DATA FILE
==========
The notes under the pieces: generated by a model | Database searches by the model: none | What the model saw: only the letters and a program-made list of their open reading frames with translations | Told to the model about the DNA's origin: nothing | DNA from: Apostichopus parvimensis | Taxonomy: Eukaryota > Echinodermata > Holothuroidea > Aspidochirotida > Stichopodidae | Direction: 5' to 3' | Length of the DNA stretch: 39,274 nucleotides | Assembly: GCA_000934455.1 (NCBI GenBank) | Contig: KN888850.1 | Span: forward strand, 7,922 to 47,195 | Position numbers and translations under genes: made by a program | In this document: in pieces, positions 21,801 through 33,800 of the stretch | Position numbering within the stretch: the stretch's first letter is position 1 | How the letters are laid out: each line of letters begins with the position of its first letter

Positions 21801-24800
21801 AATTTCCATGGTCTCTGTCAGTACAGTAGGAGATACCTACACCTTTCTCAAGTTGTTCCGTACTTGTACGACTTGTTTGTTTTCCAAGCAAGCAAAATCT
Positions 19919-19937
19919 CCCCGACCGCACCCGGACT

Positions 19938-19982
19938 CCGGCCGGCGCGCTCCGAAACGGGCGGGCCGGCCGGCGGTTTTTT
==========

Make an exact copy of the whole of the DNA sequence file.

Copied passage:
The notes under the pieces: generated by a model | Database searches by the model: none | What the model saw: only the letters and a program-made list of their open reading frames with translations | Told to the model about the DNA's origin: nothing | DNA from: Apostichopus parvimensis | Taxonomy: Eukaryota > Echinodermata > Holothuroidea > Aspidochirotida > Stichopodidae | Direction: 5' to 3' | Length of the DNA stretch: 39,274 nucleotides | Assembly: GCA_000934455.1 (NCBI GenBank) | Contig: KN888850.1 | Span: forward strand, 7,922 to 47,195 | Position numbers and translations under genes: made by a program | In this document: in pieces, positions 21,801 through 33,800 of the stretch | Position numbering within the stretch: the stretch's first letter is position 1 | How the letters are laid out: each line of letters begins with the position of its first letter

Positions 21801-24800
21801 AATTTCCATGGTCTCTGTCAGTACAGTAGGAGATACCTACACCTTTCTCAAGTTGTTCCGTACTTGTACGACTTGTTTGTTTTCCAAGCAAGCAAAATCT
Positions 19919-19937
19919 CCCCGACCGCACCCGGACT

Positions 19938-19982
19938 CCGGCCGGCGCGCTCCGAAACGGGCGGGCCGGCCGGCGGTTTTTT